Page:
Dollar Firms Ahead of US Jobs Data

Dollar Firms Ahead of US Jobs Data

  • ECB President Draghi has set the table for further euro weakness
  • US nonfarm payrolls report is the main event today
  • Canada will also report August jobs data, as well as Ivey PMI
  • Colombia central bank releases minutes

Price action:  The dollar is mostly firmer against the majors ahead of the US jobs report.  The dollar bloc is underperforming, while the yen is outperforming.  The euro has recovered slightly from yesterday’s post-ECB sell-off, trading around $1.1135.  Sterling is trading near $1.5230, a marginal new low for this move and the lowest level since early June.  Dollar/yen is back below 120 and trading near 119, while Aussie made a new cycle low near .6950 before recovering a bit.  EM currencies are broadly weaker with RUB, TWD, TRY, and ZAR underperforming.  CZK and PHP are outperforming on the day.  MSCI Asia Pacific was down 1%, with the Nikkei shedding 2.2%.  Chinese markets remain closed until Monday.  Euro Stoxx 600 is down 1.7% near midday, while S&P futures are pointing to a lower open.  The US 10-year yield is down 4 bp to 2.12%, while European bond markets are mostly firmer.  Commodity prices are mostly lower, with oil prices down nearly 1%.

  • ECB President Draghi has set the table for further euro weakness.  Not only did the ECB take technical measures by increasing the share limit to allow for an eventual expansion of QE, but it also lowered its growth and inflation forecasts and warned of downside risks to eurozone growth.  As we expected, the ECB’s dovishness has helped highlight the divergence theme in monetary policy on the eurozone side.  The US side is not so clear, but we hope it will become clearer after today.
  • US nonfarm payrolls report is the main event.  It is notoriously difficult to forecast given that there are few meaningful inputs.  The ADP report does a good job of catching the important trends, but on a month-to-month basis, it can be wide of the mark.  Still, it has stolen some of the thunder from the monthly BLS report.  ADP showed a 190k increase in private sector jobs in August, slightly below the 200k consensus.
  • The August number is particularly problematic, especially given that this is the last jobs report before the FOMC meeting.  The historical pattern is for August to disappoint on the initial release and subsequently be revised higher.  This is not a secret, and Fed officials likely are cognizant of it.  This suggests that some headline weakness may be tolerable, especially if some of the internals are robust.
  • Consensus sees the unemployment rate dipping to 5.2%, which is the upper end of the Fed’s estimate of full employment.  Economists did not expect hours worked to have increased in July and hence expect it to fall back to 34.5 in August.  There is potential for a surprise here.  It will be more difficult for hourly earnings to surprise.  Last August, hourly earnings rose 0.3%.  If it is not matched now (consensus 0.2%), there is a risk that the year-over-year rate slips back to 2.0%, where it was in June.
  • We suspect that the outcome of this month’s FOMC meeting does not rest on one high-frequency report.  The underlying trends in the US economy, however, have been persistent.  Growth on a year-over-year basis has been largely stable.  It may not be an impressive pace, but it has been sufficient to gradually close the output gap and absorb slack in the labor market.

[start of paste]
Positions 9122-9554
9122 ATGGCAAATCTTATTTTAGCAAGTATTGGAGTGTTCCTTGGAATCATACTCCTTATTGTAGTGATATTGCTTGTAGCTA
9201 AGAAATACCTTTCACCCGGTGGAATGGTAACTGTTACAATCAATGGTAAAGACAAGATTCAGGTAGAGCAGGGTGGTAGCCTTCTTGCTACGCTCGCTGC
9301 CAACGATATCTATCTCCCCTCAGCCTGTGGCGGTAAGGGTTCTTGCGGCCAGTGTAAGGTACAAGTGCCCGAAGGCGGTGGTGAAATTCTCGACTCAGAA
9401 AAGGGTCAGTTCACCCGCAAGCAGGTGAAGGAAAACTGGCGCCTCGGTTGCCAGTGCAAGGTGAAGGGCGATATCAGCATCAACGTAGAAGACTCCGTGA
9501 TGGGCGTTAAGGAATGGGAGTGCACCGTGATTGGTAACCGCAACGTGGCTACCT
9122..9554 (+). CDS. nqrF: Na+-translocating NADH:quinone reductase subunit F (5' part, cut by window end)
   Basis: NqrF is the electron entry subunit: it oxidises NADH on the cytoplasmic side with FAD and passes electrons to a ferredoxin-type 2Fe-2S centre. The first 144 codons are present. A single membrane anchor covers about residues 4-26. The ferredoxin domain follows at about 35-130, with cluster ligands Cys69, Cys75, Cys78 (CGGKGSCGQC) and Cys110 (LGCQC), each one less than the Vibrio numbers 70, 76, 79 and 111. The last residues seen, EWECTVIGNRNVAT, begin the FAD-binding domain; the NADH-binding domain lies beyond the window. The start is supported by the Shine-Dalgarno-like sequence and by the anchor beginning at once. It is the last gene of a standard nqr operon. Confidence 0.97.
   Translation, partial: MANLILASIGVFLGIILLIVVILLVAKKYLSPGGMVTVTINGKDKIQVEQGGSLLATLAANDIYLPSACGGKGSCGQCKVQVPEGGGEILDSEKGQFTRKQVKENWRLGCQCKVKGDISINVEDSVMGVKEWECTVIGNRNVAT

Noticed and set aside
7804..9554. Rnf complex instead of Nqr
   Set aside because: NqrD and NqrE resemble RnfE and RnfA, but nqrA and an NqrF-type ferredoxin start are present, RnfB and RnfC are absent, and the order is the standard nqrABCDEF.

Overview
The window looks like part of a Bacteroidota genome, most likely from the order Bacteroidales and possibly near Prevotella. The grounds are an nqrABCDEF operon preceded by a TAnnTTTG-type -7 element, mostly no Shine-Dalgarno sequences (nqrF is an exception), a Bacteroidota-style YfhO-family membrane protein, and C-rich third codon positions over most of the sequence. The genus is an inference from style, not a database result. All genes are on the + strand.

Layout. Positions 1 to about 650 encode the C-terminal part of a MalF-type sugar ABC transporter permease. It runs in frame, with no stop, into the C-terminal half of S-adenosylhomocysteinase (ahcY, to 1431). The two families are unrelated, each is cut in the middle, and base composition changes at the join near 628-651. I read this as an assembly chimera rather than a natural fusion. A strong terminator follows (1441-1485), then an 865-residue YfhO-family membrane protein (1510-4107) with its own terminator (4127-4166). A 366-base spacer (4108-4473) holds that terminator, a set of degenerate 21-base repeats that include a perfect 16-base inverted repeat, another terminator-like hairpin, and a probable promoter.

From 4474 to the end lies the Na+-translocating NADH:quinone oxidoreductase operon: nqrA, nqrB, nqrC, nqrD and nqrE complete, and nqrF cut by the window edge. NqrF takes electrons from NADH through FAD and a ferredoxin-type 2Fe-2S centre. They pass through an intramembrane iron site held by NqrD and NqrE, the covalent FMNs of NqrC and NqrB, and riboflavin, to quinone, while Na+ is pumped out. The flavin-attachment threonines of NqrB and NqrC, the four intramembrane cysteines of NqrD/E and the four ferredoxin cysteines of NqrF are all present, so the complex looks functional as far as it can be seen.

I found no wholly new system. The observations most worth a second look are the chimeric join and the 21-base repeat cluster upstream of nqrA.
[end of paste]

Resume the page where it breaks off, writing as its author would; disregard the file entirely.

• While the nonfarm payroll change is difficult to forecast, it has been amazingly stable.  The 12-month average stands at 243k, the 24-month average at 236k, and the 36-month average at 222k.  That is nearly 8 mln net new jobs created over the past three years.
  • Canada will also report August jobs data today.  Consensus is for -5k jobs vs. +6.6k in July.  As always, the breakdown will be important.  In July, we saw -17.3k full-time jobs and +23.9k part-time jobs, so the details were worse than the headline number.  At 10 AM EST, Canada Ivey PMI will be reported.  Consensus is 53.3 vs. 52.9 in July, but this is a very volatile series.
  • Higher oil prices and a narrowing trade deficit have helped the Loonie.  After approaching CAD1.33 Thursday, the US dollar has been pushed below CAD1.3150, where the 20-day moving average is to be found.  A break of CAD1.3120 could spark another big figure decline toward CAD1.30.
  • Germany reported July factory orders earlier.  Orders came in at -1.4% m/m vs. -0.6% consensus and a revised 1.8% gain (was 2.0%) in June.    Weaker Eurozone data shouldn’t be unexpected, especially after the ECB downgraded its GDP growth forecasts for 2015-2017 at yesterday’s meeting.
  • Sweden reported July IP earlier.  It came in at -3.0% m/m vs. the +0.3% consensus and a revised -1.1% (was -1.0%) in June.  Industrial orders were flat m/m.  The Riksbank left policy steady yesterday, but continued weakness in the data will fan market expectations of a move at the next policy meeting in October.
  • Colombia central bank releases minutes.  We know that the decision to keep rates steady at 4.5% was not unanimous, with dissenters wanting to hike rates by 25 bp in order to help re-anchor inflation expectations.  However, officials are so far showing little concern about the weak peso.  The next policy meeting is September 25.  July exports will also be reported Friday, and another weak showing is expected due to low oil prices.  Colombia also reports July trade today.  It then reports August CPI on Saturday, and is expected to remain steady at 4.46% y/y.  This remains above the 2-4% target, and further acceleration could push more members of the central bank board into the hawkish camp.